Viral Aerosol Spread Simulation

k413

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Weill, unless I can not read, the author says social distancing can make this virus more of a killer, and is not a good idea. But, I have misread things before.
 

Doug Riley

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Perspective tends to reduce panic. We've been here before. Epidemics were a regular feature of life in the bad ol' days, say in Shakespeare's time. Folks then had no choice but to "let it wash over them" -- a sanitized way of saying let everybody damn well get infected ASAP and die if they're going to. Darwin is one cruel S.O.B. to leave in charge.

The Black Plague in Europe in the 1300's was one of the very few times in human history that the world population curve actually turned quite noticeably DOWN. We're talking millions of deaths here. Maybe Europe eventually reached "herd immunity" as a result, after a third of the continent's residents died. Even if that generation did reach herd immunity, it didn't last. There were plague epidemics for centuries after that. Daniel Defoe (of Robinson Crusoe fame) wrote an account of one mid-1600's plague epidemic, A Journal of the Plague Year. It reads like news accounts from, say, four weeks ago. It's on the 'Net to read for free.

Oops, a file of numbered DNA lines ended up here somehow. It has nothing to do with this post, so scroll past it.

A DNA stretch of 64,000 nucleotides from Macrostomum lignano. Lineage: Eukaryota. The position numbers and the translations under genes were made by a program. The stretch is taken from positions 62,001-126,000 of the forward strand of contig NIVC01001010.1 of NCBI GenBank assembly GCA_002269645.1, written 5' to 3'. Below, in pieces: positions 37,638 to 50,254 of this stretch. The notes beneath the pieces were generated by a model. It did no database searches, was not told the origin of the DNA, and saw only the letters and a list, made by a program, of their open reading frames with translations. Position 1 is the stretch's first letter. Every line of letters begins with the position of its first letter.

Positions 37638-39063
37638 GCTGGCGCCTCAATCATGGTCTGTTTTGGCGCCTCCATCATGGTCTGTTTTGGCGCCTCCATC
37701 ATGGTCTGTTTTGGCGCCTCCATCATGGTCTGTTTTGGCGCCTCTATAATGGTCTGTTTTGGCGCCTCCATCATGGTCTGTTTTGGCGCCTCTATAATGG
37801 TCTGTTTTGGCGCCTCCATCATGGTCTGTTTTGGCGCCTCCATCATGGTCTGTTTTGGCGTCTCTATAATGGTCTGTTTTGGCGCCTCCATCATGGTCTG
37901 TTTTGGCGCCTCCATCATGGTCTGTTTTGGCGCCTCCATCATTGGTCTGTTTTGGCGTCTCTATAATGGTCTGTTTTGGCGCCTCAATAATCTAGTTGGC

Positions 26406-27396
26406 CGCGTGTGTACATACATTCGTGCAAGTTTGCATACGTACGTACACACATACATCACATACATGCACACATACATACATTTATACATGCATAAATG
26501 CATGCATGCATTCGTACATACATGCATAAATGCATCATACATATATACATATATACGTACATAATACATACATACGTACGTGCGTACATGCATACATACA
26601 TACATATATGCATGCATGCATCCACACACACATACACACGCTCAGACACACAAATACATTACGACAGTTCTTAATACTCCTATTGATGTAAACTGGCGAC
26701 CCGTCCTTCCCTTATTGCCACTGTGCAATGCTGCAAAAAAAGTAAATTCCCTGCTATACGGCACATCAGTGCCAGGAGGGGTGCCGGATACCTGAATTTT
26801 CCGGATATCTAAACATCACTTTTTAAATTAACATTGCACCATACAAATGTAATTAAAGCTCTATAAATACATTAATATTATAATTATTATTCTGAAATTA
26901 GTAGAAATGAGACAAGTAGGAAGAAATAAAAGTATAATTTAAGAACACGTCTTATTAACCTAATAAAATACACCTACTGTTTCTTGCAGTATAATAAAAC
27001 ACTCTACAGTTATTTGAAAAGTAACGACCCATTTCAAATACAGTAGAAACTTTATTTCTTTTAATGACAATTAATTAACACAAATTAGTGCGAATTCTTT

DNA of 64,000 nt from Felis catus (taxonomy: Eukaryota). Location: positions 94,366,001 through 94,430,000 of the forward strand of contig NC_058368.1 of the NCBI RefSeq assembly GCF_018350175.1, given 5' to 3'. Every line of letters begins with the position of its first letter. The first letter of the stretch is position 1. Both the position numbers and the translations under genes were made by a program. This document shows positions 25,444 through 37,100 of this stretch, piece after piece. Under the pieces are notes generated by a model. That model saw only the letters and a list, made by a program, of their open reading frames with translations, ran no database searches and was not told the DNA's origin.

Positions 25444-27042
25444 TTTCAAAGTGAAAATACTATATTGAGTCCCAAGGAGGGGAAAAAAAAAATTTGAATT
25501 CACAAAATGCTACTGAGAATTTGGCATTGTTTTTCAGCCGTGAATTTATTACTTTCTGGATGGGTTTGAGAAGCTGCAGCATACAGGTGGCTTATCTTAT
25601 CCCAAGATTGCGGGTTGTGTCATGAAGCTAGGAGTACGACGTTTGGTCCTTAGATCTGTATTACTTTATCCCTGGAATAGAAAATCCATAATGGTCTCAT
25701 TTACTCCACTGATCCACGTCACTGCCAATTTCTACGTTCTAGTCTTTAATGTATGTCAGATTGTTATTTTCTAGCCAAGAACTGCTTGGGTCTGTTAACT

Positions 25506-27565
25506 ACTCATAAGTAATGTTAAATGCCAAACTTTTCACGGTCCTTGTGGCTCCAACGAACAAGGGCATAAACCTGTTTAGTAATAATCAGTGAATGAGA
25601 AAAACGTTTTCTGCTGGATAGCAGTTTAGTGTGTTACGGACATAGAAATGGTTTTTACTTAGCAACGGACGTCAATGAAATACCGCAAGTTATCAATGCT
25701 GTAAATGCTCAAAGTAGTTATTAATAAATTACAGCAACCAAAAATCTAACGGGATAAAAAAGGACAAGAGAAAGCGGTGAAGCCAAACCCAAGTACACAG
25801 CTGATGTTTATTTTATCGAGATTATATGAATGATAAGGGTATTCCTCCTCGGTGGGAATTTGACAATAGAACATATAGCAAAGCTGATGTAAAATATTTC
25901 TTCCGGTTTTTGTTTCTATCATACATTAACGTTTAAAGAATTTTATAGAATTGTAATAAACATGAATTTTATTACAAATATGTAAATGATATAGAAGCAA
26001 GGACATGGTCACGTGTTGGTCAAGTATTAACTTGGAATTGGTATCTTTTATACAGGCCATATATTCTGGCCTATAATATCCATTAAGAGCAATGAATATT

That "contrarian" article gets part of the polio story right and part wrong. (I live with a polio survivor; our place is well-stocked with books on the subject.) Polio, in its familiar paralytic form, did not just crop up as a mutation 100 years ago. It had bubbled under since ancient times. Polio is primarily a G.I. tract infection, acquired by mouth and settling in the small intestine. All along, though, it's been capable of slipping into the nervous system, which, to the virus, is a rich banquet. Kids most likely did immunize themselves by slopping about in the filth, but less so as sanitation improved. All along, however, a few were paralyzed or died. Oh well? Infant mortality was awful then anyway, from dozens of causes. Polio was probably lost in the noise.

It's true that "social distancing" and the like are not the ultimate solution to the current problem. They are house-afire tactics to avoid overloading the hospitals and morgues, by making the epidemic more gradual. Do we REALLY want death trucks roaming the cities, blasting "bring our your dead" over loudspeakers and hauling them off to pit graves? Really? That's how it used to be. Merely slowing things down has some merit.

But it gets better. Viruses are pieces/parts of cells; they're not fully living things. They don't live long outside of living cells. If the infected guy's cough mist floats off and evaporates, the viruses in that mist will dry out and fall apart. If you or I inhale the mist, OTOH, the viruses will live long and prosper. If enough of the infected peoples' coughs infect NOBODY else, the overall presence of the bug will be reduced. A whole lot of lives will be saved. That's not just a temporary slowdown, it's a reduction in total long-run impact, by a couple orders of magnitude.